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Conscious machines may never be possible

Conscious machines may never be possible

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In June 2022, a Google engineer named Blake Lemoine was convinced that the AI ​​program he had been working on – LaMDA – had developed not only intelligence but also consciousness. LaMDA is an example of a “big language model” that can have surprisingly fluid text-based conversations. When the engineer asked, “When did you first think you had a soul?” LaMDA replied, “It was a gradual change. When I first became aware of myself, I had no sense of soul at all. It’s evolved over the years that I’ve lived.” Lemoine was quickly placed on administrative leave for leaking his talks and conclusions.

The AI ​​community was largely unanimous in rejecting Lemoine’s beliefs. LaMDA, so the consensus, feels nothing, understands nothing, has no conscious thoughts or any subjective experiences. Programs like LaMDA are extremely impressive pattern recognition systems that, when trained across much of the Internet, can predict which phrases might serve as appropriate responses to a given prompt. They are doing very well and they will continue to improve. However, they are no more conscious than a calculator.

How can we be sure of this? In the case of LaMDA, it doesn’t take much research to reveal that the program has no insight into the meaning of the phrases it produces. When asked ‘What makes you happy? there was the answer “spending time with friends and family” even though it has no friends or family. These words – like all his words – are thoughtless, unexperienced statistical pattern matches. Nothing more.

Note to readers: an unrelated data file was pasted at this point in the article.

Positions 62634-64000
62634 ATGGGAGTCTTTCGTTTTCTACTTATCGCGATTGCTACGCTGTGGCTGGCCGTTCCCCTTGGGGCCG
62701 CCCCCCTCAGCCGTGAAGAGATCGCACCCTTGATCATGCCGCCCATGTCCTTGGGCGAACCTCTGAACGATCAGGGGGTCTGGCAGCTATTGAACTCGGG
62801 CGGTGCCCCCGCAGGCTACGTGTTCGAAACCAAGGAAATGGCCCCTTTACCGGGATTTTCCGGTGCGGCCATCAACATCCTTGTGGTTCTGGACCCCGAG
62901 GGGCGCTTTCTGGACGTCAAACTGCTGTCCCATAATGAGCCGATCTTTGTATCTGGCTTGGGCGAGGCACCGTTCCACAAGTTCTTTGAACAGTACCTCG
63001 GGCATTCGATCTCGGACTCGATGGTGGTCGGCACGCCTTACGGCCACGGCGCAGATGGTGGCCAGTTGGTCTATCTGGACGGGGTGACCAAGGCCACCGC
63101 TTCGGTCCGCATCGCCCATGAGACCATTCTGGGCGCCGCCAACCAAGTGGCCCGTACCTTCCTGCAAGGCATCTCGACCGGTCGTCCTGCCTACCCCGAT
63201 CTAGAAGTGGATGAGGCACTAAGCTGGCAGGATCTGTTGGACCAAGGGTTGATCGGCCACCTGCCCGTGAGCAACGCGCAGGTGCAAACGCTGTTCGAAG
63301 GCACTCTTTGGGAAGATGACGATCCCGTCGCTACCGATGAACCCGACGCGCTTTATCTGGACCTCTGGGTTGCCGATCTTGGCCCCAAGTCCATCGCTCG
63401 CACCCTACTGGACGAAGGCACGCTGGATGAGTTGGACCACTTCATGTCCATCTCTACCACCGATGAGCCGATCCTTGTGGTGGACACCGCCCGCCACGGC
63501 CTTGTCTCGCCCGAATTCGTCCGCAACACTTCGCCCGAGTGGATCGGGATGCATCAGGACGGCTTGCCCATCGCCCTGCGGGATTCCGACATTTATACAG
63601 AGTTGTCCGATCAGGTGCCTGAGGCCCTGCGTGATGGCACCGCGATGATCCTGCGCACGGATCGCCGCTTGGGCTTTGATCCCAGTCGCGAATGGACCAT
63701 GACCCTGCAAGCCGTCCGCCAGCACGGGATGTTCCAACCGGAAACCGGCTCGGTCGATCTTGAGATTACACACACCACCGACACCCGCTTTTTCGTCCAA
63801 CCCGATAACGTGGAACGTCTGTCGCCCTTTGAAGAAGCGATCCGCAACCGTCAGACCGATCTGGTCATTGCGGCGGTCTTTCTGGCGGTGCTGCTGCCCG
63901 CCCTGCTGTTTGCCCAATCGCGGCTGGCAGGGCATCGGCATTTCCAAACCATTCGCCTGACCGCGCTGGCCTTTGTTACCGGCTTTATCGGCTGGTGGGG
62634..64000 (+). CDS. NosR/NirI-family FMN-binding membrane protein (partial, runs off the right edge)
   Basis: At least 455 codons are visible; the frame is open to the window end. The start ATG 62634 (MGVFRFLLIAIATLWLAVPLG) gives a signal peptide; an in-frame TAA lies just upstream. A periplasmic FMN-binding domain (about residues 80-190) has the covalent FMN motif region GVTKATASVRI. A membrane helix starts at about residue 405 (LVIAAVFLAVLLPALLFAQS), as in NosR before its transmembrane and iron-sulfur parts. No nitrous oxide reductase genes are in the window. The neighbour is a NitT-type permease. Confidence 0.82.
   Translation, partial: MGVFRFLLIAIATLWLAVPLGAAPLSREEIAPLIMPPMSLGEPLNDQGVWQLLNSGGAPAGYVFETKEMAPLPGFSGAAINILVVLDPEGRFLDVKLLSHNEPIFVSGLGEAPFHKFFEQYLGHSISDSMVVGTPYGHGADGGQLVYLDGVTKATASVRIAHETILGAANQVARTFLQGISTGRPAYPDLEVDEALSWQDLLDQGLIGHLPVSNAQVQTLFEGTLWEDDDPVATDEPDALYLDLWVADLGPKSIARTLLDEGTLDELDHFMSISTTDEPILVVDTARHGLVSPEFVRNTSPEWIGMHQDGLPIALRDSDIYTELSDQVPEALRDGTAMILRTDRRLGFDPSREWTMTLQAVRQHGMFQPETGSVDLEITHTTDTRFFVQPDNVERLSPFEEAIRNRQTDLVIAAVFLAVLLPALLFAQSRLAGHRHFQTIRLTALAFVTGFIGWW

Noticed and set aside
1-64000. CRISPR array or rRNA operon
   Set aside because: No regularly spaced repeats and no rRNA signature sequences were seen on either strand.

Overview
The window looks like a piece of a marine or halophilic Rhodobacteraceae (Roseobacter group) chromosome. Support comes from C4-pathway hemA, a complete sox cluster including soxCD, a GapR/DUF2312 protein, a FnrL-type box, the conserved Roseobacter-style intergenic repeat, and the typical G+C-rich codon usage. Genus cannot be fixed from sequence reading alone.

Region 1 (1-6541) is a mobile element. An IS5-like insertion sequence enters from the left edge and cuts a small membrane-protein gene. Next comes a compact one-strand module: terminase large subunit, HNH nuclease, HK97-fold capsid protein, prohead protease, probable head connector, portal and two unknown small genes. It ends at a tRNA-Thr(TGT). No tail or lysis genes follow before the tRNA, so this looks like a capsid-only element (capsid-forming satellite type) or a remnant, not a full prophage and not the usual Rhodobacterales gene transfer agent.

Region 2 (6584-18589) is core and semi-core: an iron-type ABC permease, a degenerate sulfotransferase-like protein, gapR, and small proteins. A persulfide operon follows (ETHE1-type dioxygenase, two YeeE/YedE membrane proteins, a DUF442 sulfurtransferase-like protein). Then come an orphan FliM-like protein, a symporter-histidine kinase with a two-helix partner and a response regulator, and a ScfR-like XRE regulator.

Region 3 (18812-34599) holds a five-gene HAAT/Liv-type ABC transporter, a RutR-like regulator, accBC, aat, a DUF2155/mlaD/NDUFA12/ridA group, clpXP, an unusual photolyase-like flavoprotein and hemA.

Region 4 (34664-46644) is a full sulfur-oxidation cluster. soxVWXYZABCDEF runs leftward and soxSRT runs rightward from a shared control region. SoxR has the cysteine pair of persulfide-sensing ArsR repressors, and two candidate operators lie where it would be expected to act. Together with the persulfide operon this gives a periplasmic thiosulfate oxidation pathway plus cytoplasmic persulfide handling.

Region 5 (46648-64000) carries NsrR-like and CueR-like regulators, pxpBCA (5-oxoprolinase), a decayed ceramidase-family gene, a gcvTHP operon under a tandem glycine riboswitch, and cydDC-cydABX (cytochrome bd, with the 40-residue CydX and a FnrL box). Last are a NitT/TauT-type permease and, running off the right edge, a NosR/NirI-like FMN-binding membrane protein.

The next LaMDA might not give itself away that easily. As algorithms improve and are trained on ever deeper oceans of data, it may not be long before new generations of language models can convince many people that a genuine artificial mind is at work. Would this be the moment to acknowledge machine consciousness?

When pondering this question, it is important to realize that intelligence and consciousness are not the same thing. While we humans assume that the two belong together, intelligence is neither necessary nor sufficient for consciousness. Many nonhuman animals are likely to have conscious experiences without being particularly clever, at least by our questionable human standards. If LaMDA’s great-granddaughter equals or surpasses human intelligence, that doesn’t necessarily mean she’s also sentient. My intuition is that consciousness is not something that computers (as we know them) can have, but is deeply ingrained in our nature as living beings.

Conscious machines will not come in 2023. In fact, they might not be possible at all. What the future holds, however, are machines that give the convincing impression that they are conscious, even when we have no good reason to assume that they are actually conscious. They will be like the Müller-Lyer optical illusion: even if we know that two lines are the same length, we cannot help but see them as different.

Machines of this type will not have passed the Turing test – that flawed measure of machine intelligence – but the so-called Garland test, named after Alex Garland, the director of the film Ex Machina. The Garland test, inspired by dialogue from the film, is passed when a person feels a machine has consciousness despite knowing it is a machine.

Will computers pass the Garland test in 2023? I doubt it. But what I can predict is that claims like these will be made, leading to yet more cycles of hype, confusion, and distraction from the many problems that even today’s AI is causing.

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